Most of us have been staggered about how so many stocks have rebounded since the crash that bottomed on March 23. If you need reminding, Afterpay went below $10 then — $8.90 to be precise — and is now a $72 stock, and Morgan Stanley thinks we will see it with a $100 plus price tag!
But these types of stocks are usually for deep speculators and anyone who wants to buy now, for the $100-day out there, is punting along with the smarties at Morgan Stanley.
So which companies are good companies but are suffering because their businesses are directly being slugged by the virus and the associated problems for the sectors they operate in? And you have to ask the question: should I be harvesting beaten-up good businesses and simply sitting it out until normalcy returns?
Given that question, the next question to ask is: what businesses/stocks fit this bill?
A standout that you’d have to look at is Qantas. Right now, it’s a $3.50 stock but the analysts surveyed by FNArena see it having a 24.5% upside. This company is expecting to be back to overseas flying by mid-2021 and its Virgin rival is not expected to be as combative as it was under the old pre-Coronavirus regime. Remember this was a $7 stock before COVID-19.
At the same time, Flight Centre was a $44 stock in January and today languishes at $10.54, but the sellers of this stock are not one-year waiters and it’s fair to say that this business could be troubled for two years. That said, the analysts are targeting only $13.13, which would be a 24% gain, however, these guys are not thinking long term.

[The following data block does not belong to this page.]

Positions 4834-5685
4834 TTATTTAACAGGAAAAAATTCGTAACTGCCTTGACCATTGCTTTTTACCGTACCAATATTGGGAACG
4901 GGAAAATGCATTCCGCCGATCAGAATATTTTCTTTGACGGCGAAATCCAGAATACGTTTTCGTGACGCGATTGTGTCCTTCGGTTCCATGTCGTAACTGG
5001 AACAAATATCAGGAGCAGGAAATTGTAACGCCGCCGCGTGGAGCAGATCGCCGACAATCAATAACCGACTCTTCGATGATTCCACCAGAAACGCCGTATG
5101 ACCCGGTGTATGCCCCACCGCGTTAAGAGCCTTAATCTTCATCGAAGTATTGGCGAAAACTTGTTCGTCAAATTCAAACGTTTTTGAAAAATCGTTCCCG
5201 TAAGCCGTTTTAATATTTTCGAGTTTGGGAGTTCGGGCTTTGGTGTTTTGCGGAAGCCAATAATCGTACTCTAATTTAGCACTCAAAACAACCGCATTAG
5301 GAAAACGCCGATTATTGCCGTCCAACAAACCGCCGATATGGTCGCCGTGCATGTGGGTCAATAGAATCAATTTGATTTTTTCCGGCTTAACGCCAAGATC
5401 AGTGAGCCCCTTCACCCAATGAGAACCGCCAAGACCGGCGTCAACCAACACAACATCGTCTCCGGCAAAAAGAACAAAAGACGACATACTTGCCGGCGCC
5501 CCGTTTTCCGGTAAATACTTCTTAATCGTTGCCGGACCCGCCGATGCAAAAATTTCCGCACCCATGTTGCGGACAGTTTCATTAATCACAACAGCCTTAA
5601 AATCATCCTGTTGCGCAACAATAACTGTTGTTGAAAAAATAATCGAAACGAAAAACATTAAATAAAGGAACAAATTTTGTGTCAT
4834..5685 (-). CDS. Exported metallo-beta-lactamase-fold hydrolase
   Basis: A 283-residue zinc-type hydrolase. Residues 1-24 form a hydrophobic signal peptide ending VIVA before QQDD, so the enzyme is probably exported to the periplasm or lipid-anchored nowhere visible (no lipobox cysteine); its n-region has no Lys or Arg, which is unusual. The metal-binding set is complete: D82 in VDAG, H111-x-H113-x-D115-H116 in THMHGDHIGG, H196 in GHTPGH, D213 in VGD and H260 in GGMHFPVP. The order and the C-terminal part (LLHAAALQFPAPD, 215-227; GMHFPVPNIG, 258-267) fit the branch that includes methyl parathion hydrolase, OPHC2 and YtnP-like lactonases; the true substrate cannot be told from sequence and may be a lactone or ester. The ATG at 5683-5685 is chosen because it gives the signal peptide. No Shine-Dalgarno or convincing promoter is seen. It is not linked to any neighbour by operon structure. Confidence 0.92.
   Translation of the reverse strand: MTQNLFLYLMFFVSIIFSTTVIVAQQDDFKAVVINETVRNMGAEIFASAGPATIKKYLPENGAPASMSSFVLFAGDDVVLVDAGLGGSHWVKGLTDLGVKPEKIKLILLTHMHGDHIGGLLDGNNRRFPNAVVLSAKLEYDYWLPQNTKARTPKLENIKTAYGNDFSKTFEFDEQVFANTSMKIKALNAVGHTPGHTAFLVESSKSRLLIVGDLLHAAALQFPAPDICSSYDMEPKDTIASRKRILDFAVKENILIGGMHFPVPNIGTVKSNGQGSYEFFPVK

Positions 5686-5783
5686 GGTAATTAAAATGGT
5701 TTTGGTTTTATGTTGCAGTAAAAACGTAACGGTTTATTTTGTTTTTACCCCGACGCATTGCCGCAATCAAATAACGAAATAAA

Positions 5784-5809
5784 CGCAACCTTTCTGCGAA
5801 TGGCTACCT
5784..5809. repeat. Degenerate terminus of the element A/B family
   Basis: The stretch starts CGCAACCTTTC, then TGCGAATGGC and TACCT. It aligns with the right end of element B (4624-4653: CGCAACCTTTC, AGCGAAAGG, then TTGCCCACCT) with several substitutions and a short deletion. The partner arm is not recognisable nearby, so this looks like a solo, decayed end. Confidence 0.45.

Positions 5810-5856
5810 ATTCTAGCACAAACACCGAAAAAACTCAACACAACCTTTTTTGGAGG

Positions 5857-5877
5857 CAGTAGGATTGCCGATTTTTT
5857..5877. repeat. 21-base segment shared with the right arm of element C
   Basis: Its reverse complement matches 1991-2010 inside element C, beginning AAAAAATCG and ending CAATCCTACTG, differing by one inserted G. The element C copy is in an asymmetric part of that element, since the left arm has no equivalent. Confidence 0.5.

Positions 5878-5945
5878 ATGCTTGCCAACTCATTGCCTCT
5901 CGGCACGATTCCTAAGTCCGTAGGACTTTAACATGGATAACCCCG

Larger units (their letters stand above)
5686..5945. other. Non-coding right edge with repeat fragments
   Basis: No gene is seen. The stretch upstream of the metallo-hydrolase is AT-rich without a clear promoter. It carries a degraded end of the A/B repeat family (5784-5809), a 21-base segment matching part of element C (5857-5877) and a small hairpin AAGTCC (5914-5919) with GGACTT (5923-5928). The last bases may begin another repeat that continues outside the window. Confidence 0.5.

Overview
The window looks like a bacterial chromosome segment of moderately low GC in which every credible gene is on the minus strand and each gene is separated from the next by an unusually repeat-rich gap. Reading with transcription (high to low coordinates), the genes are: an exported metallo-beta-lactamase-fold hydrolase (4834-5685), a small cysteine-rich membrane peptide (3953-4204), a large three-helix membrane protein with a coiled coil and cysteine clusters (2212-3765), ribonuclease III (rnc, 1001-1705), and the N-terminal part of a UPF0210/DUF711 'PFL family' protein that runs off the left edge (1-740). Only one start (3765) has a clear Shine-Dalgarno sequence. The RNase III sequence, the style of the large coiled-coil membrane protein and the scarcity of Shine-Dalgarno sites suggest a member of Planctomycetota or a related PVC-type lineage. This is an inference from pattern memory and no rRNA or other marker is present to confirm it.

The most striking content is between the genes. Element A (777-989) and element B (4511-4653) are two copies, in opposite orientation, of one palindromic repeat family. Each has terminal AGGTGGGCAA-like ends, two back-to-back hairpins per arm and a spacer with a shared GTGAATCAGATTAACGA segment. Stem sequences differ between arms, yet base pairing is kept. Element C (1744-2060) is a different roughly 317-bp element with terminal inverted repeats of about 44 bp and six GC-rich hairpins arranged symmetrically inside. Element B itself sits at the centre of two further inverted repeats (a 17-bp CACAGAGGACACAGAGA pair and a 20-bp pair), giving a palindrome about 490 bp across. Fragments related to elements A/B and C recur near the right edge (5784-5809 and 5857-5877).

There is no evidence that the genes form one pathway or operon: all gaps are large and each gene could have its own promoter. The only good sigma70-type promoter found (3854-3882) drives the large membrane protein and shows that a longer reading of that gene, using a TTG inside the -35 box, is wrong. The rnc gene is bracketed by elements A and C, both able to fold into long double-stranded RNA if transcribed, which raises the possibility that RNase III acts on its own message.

Flight Centre (FLT)
In the same stable, Webjet (WEB) is now a $3 stock and is tipped to see a 35% gain to reach $4.07. But before the Coronavirus came to town, this was a $14 stock!
If Webjet sees the old world come back, there would be a 366% gain for anyone who was prepared to take the gamble.
I know Paul Rickard worries about the viability of Flight Centre and Webjet in these crazy times but news last week suggests others think the latter has a future. The company received an injection of cash via a €100 million convertible note sale. The company now has an extra $160 million in net proceeds to keep the flag flying until normalcy returns to overseas travel, where the business makes most of its money.
OK, let’s dial down the sector risk and go looking for businesses that are negatively exposed to this damn virus for different reasons.
Harvey Norman (HVN)
Before COVID-19, Harvey Norman was a $4.80 stock and now is $3.52. If in a year it could regain its old price, that would be a 36% gain! The analysts expect a 13% gain but they’re not taking a one-year guess when you imagine the Australians who used to spend a lot of money overseas.
In 2018-19, more than 10 million Australians took overseas trips and these people spent $65 billion. Imagine if only half of that is spent here, then I suspect stores like Harvey Norman (HVN), JB Hi-Fi (JBH) and say Nick Scali (NCK) are bound to have good years.
If Nick Scali can get back to its pre-Coronavirus share price from where it is now — $6.50 — that would be a 27% gain.
A company like Charter Hall (CHC) is tipped by the analysts to rebound by 9% from its current $9.52 level but previously it was a $14 stock, implying if normalcy eventually returns then there could be a 57% gain. And this is regarded as a very good business.
In coming weeks, we’ll go looking for the ‘honest John’ reliable businesses that have been virtually ignored in this Coronavirus comeback for the stock market.
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